Multicenter validation study of real-time ultrasonography, arteriography, and pathology: pathologic evaluation of carotid endarterectomy specimens.
The morphologic description and measurements of endarterectomy specimens are usually believed to be accurate and are used as the gold standard against which the findings of diagnostic procedures are judged. Pathology data on 289 endarterectomy specimens from five participating centers and the corresponding angiography and B-mode ultrasonography data provided a basis for scrutinizing the validity of using the morphologic measurements as a standard. Discrepancies of greater than 1 mm between pathology and angiography measurements of minimum residual lumen occurred in 35% of the cases and between pathology and B-mode ultrasonography measurements in 64% of the cases. Discrepancies of greater than 1 mm between pathology- and angiography-measured lesion width occurred in 81% of the cases and between pathology and B-mode ultrasonography measurements in 64% of the cases. The cases representing mismatches of greater than 1 mm at one participating center were subjected to a rigorous review, with remeasurement of all morphologic features, in an attempt to explain the discrepancies. Various types of artifactual distortion of the specimens, the presence of slit-like and occluded lumens that were likely related to loss of perfusion pressure, and an inability to match planes of interrogation used in angiography and B-mode ultrasonography with pathology planes contributed significantly to the existence of mismatches. On the other hand, fixation and decalcification produced minimal and insignificant distortional changes. We conclude that the acquisition of quantitative data from endarterectomy specimens and the acceptance of morphologic data as a standard are limited by a number of problems that can be defined but have been difficult to resolve.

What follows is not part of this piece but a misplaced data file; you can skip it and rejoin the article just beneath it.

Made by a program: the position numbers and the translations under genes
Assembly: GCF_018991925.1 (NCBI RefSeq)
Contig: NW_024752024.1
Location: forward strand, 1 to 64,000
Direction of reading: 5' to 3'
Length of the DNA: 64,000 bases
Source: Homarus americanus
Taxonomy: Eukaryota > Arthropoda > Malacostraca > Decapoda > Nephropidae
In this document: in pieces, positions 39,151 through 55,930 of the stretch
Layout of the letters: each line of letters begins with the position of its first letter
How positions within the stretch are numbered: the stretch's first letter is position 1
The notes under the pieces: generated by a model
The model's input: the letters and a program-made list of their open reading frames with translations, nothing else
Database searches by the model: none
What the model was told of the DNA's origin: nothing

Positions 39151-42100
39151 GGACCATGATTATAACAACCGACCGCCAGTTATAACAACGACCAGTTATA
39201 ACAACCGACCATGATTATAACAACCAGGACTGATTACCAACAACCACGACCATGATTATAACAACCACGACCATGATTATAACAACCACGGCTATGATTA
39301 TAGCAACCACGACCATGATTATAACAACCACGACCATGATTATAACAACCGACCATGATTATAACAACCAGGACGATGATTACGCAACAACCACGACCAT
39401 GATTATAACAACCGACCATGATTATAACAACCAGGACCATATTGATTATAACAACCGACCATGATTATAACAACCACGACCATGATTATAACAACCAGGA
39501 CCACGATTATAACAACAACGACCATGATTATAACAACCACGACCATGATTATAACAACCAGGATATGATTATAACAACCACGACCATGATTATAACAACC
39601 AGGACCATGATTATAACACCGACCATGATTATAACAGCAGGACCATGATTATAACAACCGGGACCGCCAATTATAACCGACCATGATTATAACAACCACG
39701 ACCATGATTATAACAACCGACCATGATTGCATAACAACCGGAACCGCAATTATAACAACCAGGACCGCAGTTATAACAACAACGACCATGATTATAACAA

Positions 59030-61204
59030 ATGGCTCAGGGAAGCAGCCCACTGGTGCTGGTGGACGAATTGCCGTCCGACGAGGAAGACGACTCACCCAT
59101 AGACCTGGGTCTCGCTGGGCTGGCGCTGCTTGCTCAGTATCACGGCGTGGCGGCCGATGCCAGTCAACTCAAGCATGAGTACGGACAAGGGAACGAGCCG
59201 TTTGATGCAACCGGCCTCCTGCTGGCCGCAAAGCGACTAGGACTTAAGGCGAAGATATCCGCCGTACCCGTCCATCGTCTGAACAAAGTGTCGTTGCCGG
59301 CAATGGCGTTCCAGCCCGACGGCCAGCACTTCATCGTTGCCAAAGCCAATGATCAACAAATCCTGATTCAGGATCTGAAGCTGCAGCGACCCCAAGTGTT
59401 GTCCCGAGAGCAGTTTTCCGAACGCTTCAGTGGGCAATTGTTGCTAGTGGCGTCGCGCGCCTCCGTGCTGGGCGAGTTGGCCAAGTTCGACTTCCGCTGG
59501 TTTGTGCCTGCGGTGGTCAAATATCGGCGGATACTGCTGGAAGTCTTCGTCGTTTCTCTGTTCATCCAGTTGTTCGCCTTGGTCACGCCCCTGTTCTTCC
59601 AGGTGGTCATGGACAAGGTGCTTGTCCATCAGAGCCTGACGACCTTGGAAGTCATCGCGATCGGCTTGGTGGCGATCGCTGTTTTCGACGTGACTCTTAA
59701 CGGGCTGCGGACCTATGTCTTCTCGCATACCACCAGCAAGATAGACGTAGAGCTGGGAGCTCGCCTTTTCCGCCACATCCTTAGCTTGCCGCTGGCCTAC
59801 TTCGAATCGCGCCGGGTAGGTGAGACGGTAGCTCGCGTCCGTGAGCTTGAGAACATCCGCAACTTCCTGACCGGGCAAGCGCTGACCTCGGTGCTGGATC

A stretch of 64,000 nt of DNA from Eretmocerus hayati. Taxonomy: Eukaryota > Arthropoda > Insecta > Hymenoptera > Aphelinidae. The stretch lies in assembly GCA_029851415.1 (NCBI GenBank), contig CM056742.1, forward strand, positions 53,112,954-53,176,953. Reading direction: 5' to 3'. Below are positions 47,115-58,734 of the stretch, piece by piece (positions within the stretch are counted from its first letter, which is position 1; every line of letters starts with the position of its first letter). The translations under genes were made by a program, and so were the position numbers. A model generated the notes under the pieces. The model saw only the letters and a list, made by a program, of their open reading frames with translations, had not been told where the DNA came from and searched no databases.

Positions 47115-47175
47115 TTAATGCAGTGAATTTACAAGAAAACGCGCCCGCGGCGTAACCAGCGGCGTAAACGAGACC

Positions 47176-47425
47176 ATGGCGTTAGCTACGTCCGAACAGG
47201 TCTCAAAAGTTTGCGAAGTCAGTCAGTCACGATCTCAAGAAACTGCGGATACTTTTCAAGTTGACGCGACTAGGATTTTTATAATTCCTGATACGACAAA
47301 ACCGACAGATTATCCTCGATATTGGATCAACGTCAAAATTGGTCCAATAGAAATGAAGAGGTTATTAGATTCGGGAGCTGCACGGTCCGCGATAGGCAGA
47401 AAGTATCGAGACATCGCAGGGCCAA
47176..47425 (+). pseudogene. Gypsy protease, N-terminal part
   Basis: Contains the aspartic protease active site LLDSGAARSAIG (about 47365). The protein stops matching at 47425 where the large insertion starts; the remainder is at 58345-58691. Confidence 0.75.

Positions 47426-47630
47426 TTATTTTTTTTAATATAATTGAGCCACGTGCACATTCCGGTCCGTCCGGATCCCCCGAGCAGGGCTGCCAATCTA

- Copyright © 1988 by American Heart Association